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NEW CHAPEL AT HEOLYCUE.\ -------------------...--


NEW CHAPEL AT HEOLYCUE. MEMORIAL STONES LAID. The interesting ceremony of laying the foundation stones of the new chapel at Heolycue for Bethel Congregational Church took place on Wednesday afternoon in showery weather, but in the presence of a large number of local residents and visitors. The church is coupled for pastoral purposes with Brynmenin and Bryncethin, the minis- ter in charge being the Rev. H. Eynon Lewis. The cause was started as far back as the year 1819, services being held at the Elusendy (aim's house). In a few months the room became inadequate to accommodate the congregation, and a portion of Llwyni- wrch House-now the residence of Mr. Griffith Edwards—was placed at the disposal of the adherents of the cause. Here ser- vices were regularly held until September, 1820, when the old Bethel Chapel was opened, a church being formed in November of the same year. The first Dastor was the Rev. William Jones, a popular preacher known as "Jones Penybont." and he held the pastoral oversight until 1847. He was followed in 1848 by the Rev. William Owen, during whose ministry the chapel was altered, the accommodation being increased by the erec- tion of a gallery. The Rev. W. Owen was followed in 1866 by the Rev. David Lewis, now of Llanelly, who left in 1871, when the Rev. William Morris became pastor. The latter was succeeded in 1889 by the Rev. H. E. Lewis, who has laboured with great suc- cess in the district ever since, the member- ship having more than doubled. The old chapel, though enlarged somewhat in 1893, has now become inadequate, and the build- ing of a new edifice rendered necessary. The site was secured from the Earl of Dunraven, and is about 200 yards from the old chapel, which after Uie completion ot the new build- ing will be used as a schoolroom. The new chapel will be of pretty design, and will be constructed of Llantrisant stone with Dorset quoins and arches. Accommodation will be provided for about 400 persons. The cost is estimated at £ 800. The architect is Mr. Davies (Tondu), and the contract has been let to Mr. Ward David, Llanharran. The service was presided over by the Rev. H. E. Lewis, who was supported on the im- provised platform by Mr. JL. H. Davies, J.P., Pentre (treasurer of the Welsh Congrega- tional Union), Mr. W. H. Elliot, Cardiff; Revs. Stephen Jones, Treos; D. Hughes, Pontycymmer; T. T. Jones, Maindy; J. Jenkins, Llanharry; D. Davies, Llanharran; E. Davies, Aberkenfig, etc. Others present included Messrs. T. Morgan, Hendre, Griffith Edwards, Llwyniwrch; T. Jones, Tontycym- mer; J. Jarrett, Heolycue; D. Howells, Cefn Carfan; T. Howells, Maesygwaelod; Wat- kins, manager of Raglan Colliery; D. Wil- liams, Ogmore Vale, etc. The hymn "Be with us, God the Father" having been sung, the Rev. Stephen Jones read an appropriate portion of Scripture and offered prayer, after which "Gosod babell yn ngwlad Gosen" was sung. The Chairman read letters regretting inability to be present from Mr. and Mrs. Michael Davies, Bridgend; Mr. W. Evans, Pencoed; Mr. and Mrs. Graham Verity, Bridgend; Revs. T. H. V\ atkins, Llantwit Major; T. R. Griffiths, Coity; J. T. Rhys, Aberanian; u. C. Harries, Tredegar; J. Wil- liams, Hafod; J. Harold Williams, Bridg- end, and Councillor Thos. Griffiths, J.P., M.E., Cymmer. The last named was to have laid a memorial stone. The Chairman said the church at Heolycue had been looking forward for ten years to that interesting occasion, and it would have taken place a good deal earlier had it not been for the various difficulties which had to be encountered j indeed, he did not know of any church in the district which had had to face more difficulties than that at Heolycue. One of the chief difficulties had been the securing of land for the building. For over eight years the church had been negotiating with the owner of property adjoining the old chapel with a view to purchasing a plot for the new building and for an extension of the graveyard. Two or three years ago the owner consented to sell the plot. The deed transferring the land to the chapel trustees had not been forthcoming, however, and in view of the inadequacy of the chapel owing to the increasing population of the district, the church was reluctantly compelled to ap- proach Lord Dunraven for the present site, which was readily o:iven on favourable terms. But though everything seemed to be against the church with regard to a new edifice, they could console themselves with the fact that the facing of obstacles had tended to make them more united than ever. It was satis- factory that the membership was greater now than ever, and that the church was united and active. He hoped the present prosper- ous state of things would continue, and that they would work with a will to clear the debt which would necessarily be incurred in con- nection with the new undertaking. The secretary of the church (Mr. Davies) then gave an interesting address on the his- tory of the church. He traced its growth and gave many interesting incidents which had taken place in connection with it. An outstanding feature was that there had never been a split of any sort and all members worked in unison for the good of the cause. Great things were witnessed during the re- cent revival, when the church membership was considerably increased. The hymn "Na foed cydweithwyr Dmv" having been sung, Mr. E. H. Davies laid the first stone, and afterwards delivered an ad- dress. He congratulated the church and its pastor on the energy they had displayed in the past and their courage in proceeding with the erection of a new chapel. The pas- tor was an exemplary man, and, as statistical secretary to the union, he had rendered great service to the connexion. He hoped the church would live up to its traditions, and that unity would, in one future as in the past, be one of its chief characteristics. Let everyone sacrifice something and take a per- sonal interest in the work of the church. On all hands there were indications of develop- ment in that district, and while there was progress from a commercial point of view he hoped there would not be anything akin to spiritual lethargy. The second stone was laid by the Chairman on behalf of Councillor T. Griffiths, and the third by Mr. W. H. Elliot (Cardiff), who is a native of Heolycue. In an eloquent address Mr. Elliot enumerated many interesting episodes of his early days spent in that dis- trict, and said he owed a preat deal to the little cause at Bethel. Wales was greatly indebted to the little country edifices, which had turned out some of the best men in the towns. The backbone of the town churches and other institutions existing for good pur- poses, were the men who hailed from the country places where they had been trained to respect Christianity and to love the house of prayer. The speaker dealt with the move- ment which had so suddenly sprung up in connection with social reform, and said he hoped that church, and every other church, would play its proper part in connection with this movement. He was ufraid the church, which should be the pioneer in the move- ment, had been lapping behind somewhat, but there were signs of an early awakening. He believed that the church existed for the good of mankind socially as well as spiritu- ally. and he hoped it would always discharge these two phases of its vvoii. I The remaining stones were gracefully laid by Miss A. M .Williams. Lan Farm, Bryn- cethin Miss E. M. Griffiths, Tynywaun Farm; and Miss M. E. Edwards, the little grand-daughter of Mr. Griffith Edwards. The service was concluded by the Rev. E. Davies, of Aberkenfig, who offered prayer. Tea was subsequently served in a marquee, the ladies of the church providing the tables." In the evening a successful sacred concert was held in the old Bethel Chapel.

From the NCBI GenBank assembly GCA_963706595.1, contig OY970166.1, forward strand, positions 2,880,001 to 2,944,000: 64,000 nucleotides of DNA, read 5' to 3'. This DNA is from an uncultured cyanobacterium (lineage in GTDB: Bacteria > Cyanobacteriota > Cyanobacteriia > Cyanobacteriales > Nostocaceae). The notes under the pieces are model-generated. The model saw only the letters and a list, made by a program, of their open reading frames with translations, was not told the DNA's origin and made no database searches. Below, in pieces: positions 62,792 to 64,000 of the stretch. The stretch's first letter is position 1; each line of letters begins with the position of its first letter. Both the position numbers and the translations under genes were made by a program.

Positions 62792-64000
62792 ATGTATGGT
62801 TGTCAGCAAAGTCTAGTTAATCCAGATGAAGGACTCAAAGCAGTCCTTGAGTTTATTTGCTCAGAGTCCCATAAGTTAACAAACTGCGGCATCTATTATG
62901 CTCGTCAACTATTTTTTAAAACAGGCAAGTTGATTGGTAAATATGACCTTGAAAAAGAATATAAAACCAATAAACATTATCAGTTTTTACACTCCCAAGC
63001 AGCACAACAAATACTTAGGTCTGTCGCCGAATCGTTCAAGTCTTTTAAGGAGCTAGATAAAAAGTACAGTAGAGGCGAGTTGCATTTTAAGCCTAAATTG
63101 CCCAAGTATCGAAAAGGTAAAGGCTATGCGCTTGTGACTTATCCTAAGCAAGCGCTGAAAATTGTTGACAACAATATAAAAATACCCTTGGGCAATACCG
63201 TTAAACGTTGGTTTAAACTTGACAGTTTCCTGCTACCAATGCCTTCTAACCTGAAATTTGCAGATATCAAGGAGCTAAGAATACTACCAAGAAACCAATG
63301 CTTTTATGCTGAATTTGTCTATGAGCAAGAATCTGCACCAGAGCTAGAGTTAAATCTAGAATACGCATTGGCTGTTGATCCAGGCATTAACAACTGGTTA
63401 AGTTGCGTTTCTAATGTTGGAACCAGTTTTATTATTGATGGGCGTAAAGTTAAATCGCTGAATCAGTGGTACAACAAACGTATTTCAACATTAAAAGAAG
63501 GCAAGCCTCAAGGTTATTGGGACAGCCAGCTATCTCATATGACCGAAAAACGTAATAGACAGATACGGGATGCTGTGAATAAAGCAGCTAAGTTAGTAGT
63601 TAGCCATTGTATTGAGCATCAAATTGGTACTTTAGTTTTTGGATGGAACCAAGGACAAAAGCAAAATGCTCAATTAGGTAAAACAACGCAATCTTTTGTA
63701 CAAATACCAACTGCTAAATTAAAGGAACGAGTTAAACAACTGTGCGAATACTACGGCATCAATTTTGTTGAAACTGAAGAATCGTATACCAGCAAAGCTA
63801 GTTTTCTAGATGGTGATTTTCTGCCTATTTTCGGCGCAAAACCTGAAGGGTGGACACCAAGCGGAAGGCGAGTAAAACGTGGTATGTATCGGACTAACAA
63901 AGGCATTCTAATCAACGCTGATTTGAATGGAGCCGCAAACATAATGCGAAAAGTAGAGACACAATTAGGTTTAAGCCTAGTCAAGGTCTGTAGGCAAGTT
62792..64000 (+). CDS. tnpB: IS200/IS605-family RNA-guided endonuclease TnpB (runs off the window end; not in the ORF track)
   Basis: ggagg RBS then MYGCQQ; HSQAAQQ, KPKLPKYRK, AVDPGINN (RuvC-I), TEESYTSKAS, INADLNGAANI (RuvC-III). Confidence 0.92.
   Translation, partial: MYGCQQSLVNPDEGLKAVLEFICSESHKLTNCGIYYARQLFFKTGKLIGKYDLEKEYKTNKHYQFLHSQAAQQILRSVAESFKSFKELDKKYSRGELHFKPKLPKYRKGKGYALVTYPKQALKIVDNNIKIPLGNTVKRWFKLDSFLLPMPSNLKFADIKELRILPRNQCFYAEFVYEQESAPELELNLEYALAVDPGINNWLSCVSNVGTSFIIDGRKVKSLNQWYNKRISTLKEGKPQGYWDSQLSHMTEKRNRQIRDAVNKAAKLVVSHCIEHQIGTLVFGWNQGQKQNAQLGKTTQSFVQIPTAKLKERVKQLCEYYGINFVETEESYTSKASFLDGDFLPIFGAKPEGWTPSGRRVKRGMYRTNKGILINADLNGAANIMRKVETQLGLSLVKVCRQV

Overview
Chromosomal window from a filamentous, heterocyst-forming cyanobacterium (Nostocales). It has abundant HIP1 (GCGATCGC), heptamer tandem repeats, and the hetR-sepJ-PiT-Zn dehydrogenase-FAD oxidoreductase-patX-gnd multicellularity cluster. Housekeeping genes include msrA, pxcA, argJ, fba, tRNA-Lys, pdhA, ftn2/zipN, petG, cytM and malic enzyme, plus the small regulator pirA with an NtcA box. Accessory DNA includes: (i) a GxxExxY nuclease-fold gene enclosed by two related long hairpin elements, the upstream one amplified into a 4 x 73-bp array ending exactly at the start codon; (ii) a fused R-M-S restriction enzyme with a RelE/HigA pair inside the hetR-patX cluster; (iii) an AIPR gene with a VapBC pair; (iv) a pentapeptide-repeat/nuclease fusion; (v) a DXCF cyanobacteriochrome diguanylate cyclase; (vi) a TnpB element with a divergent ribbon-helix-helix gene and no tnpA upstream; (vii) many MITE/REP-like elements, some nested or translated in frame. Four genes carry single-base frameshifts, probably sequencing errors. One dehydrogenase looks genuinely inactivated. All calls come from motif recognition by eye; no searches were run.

Brothers Drowned at Aberthaw.